Troy Taormina-USA TODAY Sports
With so many position changes, in addition to the revolving platoons at other spots, it's amazing that Oakland hasn't been terrible on the field.
But against Houston, the A's were.
The A's received straight F's for their defensive play, as they committed three errors in each of the first two games of the series. In the opener, Oakland was fortunate to eke out a victory, while Tuesday ended in a 5-4 defeat, a direct result of two ninth-inning throwing errors (and a passed ball).
Much of the focus has been on the terribly porous defensive play of shortstop Jed Lowrie, whose .955 fielding percentage ranks as the lowest at his position in the American League. In addition to his 12 errors at shortstop, Lowrie has two more while playing second base. He's obviously a huge liability up the middle, and the Athletics did make attempts to mask his insufficiencies in certain games by using Adam Rosales at short with Lowrie at second.
That experiment did not work. Rosales made six errors of his own at shortstop. The A's feel as if they've run out of options in their mix-and-match middle-infield approach, and now Lowrie is currently slated as the permanent shortstop, with a second-base platoon of Eric Sogard and, for the time being, Grant Green, who has three errors in a mere five career games.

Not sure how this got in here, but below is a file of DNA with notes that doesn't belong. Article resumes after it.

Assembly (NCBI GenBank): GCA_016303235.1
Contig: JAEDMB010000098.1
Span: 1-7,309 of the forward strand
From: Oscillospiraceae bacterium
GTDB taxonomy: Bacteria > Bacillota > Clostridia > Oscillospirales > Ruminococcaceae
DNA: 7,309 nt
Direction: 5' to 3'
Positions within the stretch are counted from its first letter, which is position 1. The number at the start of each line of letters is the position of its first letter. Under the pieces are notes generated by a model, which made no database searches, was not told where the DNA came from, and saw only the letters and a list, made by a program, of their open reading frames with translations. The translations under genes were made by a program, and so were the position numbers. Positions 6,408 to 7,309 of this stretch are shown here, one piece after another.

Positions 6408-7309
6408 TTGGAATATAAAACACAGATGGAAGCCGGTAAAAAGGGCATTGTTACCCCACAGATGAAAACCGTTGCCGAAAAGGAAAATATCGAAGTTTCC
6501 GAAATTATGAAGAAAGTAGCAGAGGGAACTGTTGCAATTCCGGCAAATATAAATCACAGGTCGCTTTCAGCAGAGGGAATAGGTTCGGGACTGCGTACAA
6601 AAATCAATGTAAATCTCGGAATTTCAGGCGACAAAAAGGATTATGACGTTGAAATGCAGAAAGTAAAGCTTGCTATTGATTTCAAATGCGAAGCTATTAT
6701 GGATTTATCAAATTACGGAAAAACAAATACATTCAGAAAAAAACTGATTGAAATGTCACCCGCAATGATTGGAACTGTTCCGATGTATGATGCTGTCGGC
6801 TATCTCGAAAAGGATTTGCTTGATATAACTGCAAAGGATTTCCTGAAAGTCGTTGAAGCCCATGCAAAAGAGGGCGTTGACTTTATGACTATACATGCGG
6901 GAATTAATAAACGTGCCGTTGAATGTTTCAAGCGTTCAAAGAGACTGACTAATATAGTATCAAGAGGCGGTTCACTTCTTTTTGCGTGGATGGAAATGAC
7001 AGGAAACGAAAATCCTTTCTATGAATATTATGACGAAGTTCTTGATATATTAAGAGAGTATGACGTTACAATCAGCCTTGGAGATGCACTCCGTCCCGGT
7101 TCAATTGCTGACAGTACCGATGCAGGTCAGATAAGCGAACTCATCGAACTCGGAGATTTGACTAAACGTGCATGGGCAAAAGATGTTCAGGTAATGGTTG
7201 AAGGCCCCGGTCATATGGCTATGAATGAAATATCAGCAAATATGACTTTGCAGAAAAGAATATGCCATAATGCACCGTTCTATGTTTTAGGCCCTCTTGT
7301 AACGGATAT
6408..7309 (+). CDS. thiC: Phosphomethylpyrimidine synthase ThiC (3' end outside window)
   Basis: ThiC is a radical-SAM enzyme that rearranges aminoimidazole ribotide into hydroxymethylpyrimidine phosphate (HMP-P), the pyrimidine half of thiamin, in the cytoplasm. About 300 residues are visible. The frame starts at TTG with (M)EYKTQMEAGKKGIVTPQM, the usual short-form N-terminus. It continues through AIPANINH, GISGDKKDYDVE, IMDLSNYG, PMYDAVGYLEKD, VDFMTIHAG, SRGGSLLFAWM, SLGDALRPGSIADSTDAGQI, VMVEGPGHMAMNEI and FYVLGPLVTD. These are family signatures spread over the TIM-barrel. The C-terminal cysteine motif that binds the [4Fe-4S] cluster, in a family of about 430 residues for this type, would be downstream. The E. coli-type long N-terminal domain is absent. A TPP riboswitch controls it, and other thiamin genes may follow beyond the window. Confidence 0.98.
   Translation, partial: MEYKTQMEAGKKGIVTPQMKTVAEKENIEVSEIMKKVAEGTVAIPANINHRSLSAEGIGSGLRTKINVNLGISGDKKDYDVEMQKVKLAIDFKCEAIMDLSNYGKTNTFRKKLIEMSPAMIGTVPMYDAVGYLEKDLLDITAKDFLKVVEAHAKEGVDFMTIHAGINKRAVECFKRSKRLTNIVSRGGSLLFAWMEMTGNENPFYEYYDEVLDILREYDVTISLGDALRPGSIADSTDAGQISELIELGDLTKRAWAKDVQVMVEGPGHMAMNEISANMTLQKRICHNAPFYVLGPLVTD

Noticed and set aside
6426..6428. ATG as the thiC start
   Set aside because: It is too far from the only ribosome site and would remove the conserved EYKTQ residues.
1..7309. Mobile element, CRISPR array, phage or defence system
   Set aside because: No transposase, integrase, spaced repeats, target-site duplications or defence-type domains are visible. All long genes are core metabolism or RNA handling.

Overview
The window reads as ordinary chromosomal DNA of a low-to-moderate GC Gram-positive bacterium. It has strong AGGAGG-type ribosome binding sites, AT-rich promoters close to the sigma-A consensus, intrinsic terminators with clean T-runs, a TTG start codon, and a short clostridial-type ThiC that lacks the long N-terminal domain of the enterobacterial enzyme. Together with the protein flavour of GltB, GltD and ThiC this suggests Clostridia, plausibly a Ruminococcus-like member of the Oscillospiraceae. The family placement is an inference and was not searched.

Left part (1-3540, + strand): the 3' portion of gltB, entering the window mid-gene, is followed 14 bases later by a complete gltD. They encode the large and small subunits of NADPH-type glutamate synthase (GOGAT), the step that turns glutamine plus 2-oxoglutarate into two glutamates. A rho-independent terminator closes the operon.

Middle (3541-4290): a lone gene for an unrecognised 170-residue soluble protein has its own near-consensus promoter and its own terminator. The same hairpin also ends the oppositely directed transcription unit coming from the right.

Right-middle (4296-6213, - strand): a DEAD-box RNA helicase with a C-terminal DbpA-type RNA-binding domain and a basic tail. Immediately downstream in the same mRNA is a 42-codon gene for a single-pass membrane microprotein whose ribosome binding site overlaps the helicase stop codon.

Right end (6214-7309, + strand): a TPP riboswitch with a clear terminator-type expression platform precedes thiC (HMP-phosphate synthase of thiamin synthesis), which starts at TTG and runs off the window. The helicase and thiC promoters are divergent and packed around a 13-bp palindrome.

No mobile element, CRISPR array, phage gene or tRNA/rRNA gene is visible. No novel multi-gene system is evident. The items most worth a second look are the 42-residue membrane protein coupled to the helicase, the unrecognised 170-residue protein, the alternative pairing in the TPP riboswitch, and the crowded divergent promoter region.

Yes, Oakland's defense is terrible up the middle. Especially when you add six combined errors and five passed balls at the catcher position. But as ugly as the defense has been, and as bad as they played against the Astros this week, there is no need to panic, no need for sweeping defensive upgrades or adjustments. No need to clamor for Cliff Pennington's amazing glovework. While Oakland ranks 10th in the AL in team fielding, defense will not be a major problem for the A's, despite recent struggles.
Why? Because of their pitchers.
That's right: Oakland's pitching style will not allow for the team's weakest link (infield defense) to be an issue. The A's have allowed the second-fewest ground-ball outs in the AL. And their league-leading 1,121 fly-ball outs are a whopping 150 more than Baltimore's total. With Coco Crisp, Josh Reddick and Yoenis Cespedes in the outfield, every fly ball is catchable.
So, while most teams preach keeping the ball down in the strike zone to induce groundballs, A's pitchers should continue trusting their defense by lofting outfield flies.